Sergeant Madho's testimony implies that, at some point, the bottle was passed from her to Officer Alexander before Alexander passed it back to Madho, but there is no explicit testimony to that effect.

Pullium testified that his car was unlocked with the windows rolled down. (Deposition of Abdel Pullium ("Pullium Dep."), Dkt. 46-2, at 29:9-11.)

Both Plaintiff and Defendants provided a video ("the Video"), taken by Jamal, that memorializes part of the interaction between Pullium and Defendants, as well as between Defendants and Plaintiff. (Declaration of Aimee K. Lulich, Dkt. 41, ¶ 13; see also Video (Defs.' Ex. K), Dkt. 41-11; Video (Pl.'s Ex. 5), Dkt. 46-5.) However, the Video begins with Defendant Alexander already holding the pill bottle that Defendants allege was recovered from Pullium. (Video, Dkt. 41-11, at 0:00-0:11.) Therefore, the Video does not provide corroborating evidence for either Plaintiff or Defendants as to where the pill bottle came from.

Plaintiff returned to 35 Pilling Street when he realized that he had forgotten his cellphone. (Pl.'s Dep., Dkt. 41-3, at 39:21-25.) He was then also stopped and detained by Defendants with his back against Pullium's vehicle. (Defs.' 56.1, Dkt. 40, ¶ 22.) Defendants did not recover any contraband from Plaintiff. (Defs.' 56.1 Resp., Dkt. 43, ¶ 55.) After Defendants' back-up team members arrived at the scene, Plaintiff and Pullium were handcuffed and arrested. (Defs.' 56.1, Dkt. 40, ¶¶ 23-25.)

Once Plaintiff was placed under arrest, he was transported to the NYPD's 83rd precinct and then Central Booking. (Id. ¶ 26.) Plaintiff was incarcerated for 18 hours and 43 minutes before being released on his own recognizance. (Id. ¶ 30.) Plaintiff was charged with criminal sale of marijuana in the fifth degree, criminal possession of marijuana in the fifth degree, and unlawful possession of marijuana, in violation of New York Penal Law §§ 221.35, 221.10, and 221.05, respectively. (Criminal Complaint, Dkt. 41-10.) The criminal charges against Plaintiff were dismissed on October 22, 2015. (Oct. 22, 2015 Criminal Transcript, Dkt. 46-6, at 1-2.) The state prosecutor stated that the "People are moving to dismiss. We cannot prove the case beyond a reasonable doubt." (Id. at 2.)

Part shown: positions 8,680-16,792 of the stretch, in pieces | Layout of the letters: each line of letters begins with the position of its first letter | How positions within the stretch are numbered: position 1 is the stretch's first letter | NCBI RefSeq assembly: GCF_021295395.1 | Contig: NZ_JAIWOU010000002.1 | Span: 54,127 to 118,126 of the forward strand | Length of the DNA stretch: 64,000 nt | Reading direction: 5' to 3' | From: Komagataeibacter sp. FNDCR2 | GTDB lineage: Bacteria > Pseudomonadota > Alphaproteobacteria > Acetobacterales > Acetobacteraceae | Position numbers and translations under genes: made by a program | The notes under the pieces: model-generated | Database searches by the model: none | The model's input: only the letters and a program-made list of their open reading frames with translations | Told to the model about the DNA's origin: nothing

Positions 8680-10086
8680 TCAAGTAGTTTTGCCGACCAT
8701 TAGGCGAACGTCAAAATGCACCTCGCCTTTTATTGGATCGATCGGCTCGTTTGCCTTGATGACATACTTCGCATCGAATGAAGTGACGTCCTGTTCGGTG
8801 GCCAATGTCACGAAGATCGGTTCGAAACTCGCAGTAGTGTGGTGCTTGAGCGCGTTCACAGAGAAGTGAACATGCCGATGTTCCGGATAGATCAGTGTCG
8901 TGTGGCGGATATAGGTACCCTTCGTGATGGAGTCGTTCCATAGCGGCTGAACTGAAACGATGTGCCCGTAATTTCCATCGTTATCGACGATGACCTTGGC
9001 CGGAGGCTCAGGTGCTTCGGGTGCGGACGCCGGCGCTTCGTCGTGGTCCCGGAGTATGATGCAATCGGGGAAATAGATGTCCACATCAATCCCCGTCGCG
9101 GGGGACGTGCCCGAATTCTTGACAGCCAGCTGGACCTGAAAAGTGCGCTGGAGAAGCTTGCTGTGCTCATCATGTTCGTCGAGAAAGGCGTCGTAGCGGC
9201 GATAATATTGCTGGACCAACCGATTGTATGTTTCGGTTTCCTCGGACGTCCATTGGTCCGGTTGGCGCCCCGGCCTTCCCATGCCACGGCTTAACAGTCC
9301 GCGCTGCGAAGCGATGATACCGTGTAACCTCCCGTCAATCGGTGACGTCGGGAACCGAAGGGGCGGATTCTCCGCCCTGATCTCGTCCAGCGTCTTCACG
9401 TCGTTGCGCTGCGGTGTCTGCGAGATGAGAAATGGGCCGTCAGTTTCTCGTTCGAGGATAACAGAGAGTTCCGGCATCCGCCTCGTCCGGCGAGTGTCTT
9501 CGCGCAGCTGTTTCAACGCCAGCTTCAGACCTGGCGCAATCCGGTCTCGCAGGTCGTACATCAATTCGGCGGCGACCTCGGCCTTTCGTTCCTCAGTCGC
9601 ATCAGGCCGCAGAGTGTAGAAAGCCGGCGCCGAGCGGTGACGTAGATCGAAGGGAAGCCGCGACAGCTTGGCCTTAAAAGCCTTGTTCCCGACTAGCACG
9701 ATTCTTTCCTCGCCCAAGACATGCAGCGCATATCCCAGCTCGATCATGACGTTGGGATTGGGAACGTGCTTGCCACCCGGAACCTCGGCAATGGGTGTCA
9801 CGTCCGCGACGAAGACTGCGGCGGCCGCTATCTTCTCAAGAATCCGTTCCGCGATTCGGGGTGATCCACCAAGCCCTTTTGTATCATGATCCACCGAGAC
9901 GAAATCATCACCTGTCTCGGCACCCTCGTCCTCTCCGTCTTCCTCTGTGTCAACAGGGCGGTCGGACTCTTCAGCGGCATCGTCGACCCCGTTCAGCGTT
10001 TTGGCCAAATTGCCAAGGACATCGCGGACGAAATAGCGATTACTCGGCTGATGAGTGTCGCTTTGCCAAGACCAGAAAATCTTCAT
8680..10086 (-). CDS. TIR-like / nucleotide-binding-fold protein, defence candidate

II. Procedural History

Plaintiff commenced this action on August 29, 2017. (Complaint, Dkt. 1.) He filed an Amended Complaint on November 12, 2017. (Amended Complaint, Dkt. 12.) The parties entered into discovery and attempted to settle their case without success. (See Nov. 8, 2017 Minute Entry; Aug. 8, 2018 Minute Entry.) On August 31, 2018, Defendants sought leave to file a motion for summary judgment. (Defendants' pre-motion conference ("PMC") letter, Dkt. 33.) In response, Plaintiff dismissed, with prejudice, his illegal strip search and Monell claims. (Plaintiff's PMC letter, Dkt. 34, at ECF 1.) On September 13, 2018, the Court granted Defendants leave to file their summary judgment motion. (Sept. 13, 2018 Docket Order.) Defendants' motion was fully briefed on November 23, 2018. (See Dkts. 38-46.)